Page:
The Bistro

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Join us here in The Bistro for a discussion on the entire Gamache series. Feel free to ask or answer any questions about any of the books or the series as a whole.

3,656 replies on “The Bistro”

Thanks Marcy. I looked up The Book of Negroes. It looks very good.

Thanks Nancy. She read Bridge of Terabithia a few years ago. It’s a good book but I am looking for even wider complexity of vocabulary. One of my friends has a similar problem for her daughter. The books written for teens these days just aren’t necessarily very complex from a language perspective. The books suggested here are much better I think. A lot of teen books are also written focussing on angst and the darker side of youth which is fine but my friend’s daughter finds them depressing and my daughter finds them repetitive. She read John Green and enjoyed A Fault in Our Stars but after a couple more she put them aside as a bit same same.

There is definitely good literature around but matching taste and interest to complexity is actually challenging at this age. The books I loved at the same age don’t necessarily appeal. I was a Lord of The Rings fan….my daughter is not although happy for other fantasy.

On another note. Is everyone surviving the cold ok?? It really is astonishing. If we were in the States already I would have to shovel snow! This is definitely not a skill people need in Australia. Even in the snowfields for the most part mores the pity. Stay warm and safe everyone.

How about Katherine Patterson books? She has written some really interesting books for young adults. I think the most well known is Bridge to Terabithia which was made into a movie. She lives in Vermont and my Vermont friend told me that another of her books, The Great Gilly Hopkins, will soon be a movie too.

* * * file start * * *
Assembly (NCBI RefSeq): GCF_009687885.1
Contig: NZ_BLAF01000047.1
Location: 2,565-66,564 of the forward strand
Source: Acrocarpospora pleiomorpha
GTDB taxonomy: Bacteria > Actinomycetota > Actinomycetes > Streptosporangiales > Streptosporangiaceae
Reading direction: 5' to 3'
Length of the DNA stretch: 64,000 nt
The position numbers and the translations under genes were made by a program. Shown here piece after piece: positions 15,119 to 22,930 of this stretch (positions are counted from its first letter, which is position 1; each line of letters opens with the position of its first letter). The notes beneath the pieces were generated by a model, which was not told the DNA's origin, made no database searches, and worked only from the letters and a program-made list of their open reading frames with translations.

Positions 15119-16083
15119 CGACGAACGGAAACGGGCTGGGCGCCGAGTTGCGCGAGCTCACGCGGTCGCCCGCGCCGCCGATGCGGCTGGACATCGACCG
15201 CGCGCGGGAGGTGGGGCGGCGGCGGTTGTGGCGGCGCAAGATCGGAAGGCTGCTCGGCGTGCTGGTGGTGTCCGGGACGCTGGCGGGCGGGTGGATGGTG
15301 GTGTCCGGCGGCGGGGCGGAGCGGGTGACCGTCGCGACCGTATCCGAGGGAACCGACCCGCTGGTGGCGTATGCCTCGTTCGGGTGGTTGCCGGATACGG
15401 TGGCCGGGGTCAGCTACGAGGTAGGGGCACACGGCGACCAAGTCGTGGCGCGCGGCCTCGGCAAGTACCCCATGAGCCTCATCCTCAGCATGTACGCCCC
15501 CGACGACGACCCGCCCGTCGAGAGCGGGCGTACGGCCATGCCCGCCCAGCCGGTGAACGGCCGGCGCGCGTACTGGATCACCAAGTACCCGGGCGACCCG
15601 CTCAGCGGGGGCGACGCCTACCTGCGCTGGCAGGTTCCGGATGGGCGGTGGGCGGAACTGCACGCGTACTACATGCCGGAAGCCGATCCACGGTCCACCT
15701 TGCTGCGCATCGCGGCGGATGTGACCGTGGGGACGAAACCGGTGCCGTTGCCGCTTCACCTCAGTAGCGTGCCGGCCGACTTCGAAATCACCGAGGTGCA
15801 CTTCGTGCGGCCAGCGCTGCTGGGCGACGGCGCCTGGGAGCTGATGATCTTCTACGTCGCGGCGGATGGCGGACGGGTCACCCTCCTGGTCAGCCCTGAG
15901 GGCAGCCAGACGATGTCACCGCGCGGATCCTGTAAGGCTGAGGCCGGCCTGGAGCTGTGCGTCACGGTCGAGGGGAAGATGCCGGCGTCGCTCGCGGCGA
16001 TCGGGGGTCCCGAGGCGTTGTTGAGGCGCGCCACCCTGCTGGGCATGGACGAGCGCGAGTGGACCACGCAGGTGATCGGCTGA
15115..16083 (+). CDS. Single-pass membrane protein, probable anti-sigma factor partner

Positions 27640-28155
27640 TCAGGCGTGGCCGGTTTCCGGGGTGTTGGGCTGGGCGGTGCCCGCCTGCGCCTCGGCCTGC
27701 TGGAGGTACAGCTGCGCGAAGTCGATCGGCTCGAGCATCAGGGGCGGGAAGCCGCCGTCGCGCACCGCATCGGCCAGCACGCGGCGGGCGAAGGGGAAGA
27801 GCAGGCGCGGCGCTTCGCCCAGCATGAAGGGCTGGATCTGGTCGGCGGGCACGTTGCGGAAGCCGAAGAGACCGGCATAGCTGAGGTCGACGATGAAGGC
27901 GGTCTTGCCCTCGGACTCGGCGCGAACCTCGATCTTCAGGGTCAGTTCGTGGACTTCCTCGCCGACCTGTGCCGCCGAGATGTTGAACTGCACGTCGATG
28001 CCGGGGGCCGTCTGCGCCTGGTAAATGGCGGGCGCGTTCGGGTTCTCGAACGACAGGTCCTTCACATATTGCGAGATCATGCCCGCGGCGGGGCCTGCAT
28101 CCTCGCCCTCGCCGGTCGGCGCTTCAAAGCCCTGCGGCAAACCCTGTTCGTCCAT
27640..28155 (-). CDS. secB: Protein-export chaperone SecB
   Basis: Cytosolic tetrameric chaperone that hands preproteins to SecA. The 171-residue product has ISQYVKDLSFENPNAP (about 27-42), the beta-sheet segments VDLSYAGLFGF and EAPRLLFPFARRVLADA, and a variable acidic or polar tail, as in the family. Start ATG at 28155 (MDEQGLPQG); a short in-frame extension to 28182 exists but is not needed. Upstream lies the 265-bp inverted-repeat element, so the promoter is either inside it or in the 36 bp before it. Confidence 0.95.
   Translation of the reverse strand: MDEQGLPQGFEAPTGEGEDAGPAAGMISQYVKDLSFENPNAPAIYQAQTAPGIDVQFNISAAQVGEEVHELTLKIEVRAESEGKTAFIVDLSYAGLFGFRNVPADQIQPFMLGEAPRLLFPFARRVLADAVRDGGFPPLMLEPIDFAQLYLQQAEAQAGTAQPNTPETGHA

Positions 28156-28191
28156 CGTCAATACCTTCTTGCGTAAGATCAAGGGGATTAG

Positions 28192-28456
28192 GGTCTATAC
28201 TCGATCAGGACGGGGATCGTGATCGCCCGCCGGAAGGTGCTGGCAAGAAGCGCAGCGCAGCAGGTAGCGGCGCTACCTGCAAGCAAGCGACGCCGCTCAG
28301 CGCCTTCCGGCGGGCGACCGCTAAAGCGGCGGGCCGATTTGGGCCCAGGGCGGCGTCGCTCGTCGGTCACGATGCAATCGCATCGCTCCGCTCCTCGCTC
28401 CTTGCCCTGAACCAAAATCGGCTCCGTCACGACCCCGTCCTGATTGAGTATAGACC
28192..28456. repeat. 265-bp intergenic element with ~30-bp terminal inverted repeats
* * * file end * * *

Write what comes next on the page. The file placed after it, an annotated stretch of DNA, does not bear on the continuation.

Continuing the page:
My daughter was in High School when she read “The Book of Negroes” (called Somebody Knows My Name in the US), but I don’t remember what grade. We just watched the mini-series together and she said it was one of the best books she has read.

Thank you Catherine. I haven’t heard of any of those books. I will look them up straight away. I appreciate the help!

Has she read “The House of Dies Drear” by Virginia Hamilton? Delicious, original, hard to put down. Virginia Hamilton was a remarkable American writer for young people.
Also, Richard Peck: “The Teacher’s Funeral,” “The River Between Us,” “Amanda/Miranda.”
Both of these writers have written many other fascinating books for young people. Both, I think, show respect for their readers. Richard Peck is often fall off your chair funny.

The vocab in Twilight didn’t strike me as very complex….it’s typical of most YA books. My daughter didn’t mind the movies but wasn’t a fan of the books. She read Mortal Instruments series which has a wider vocab I thought. I will try Agatha. She likes the Poirot movies with David Suchet.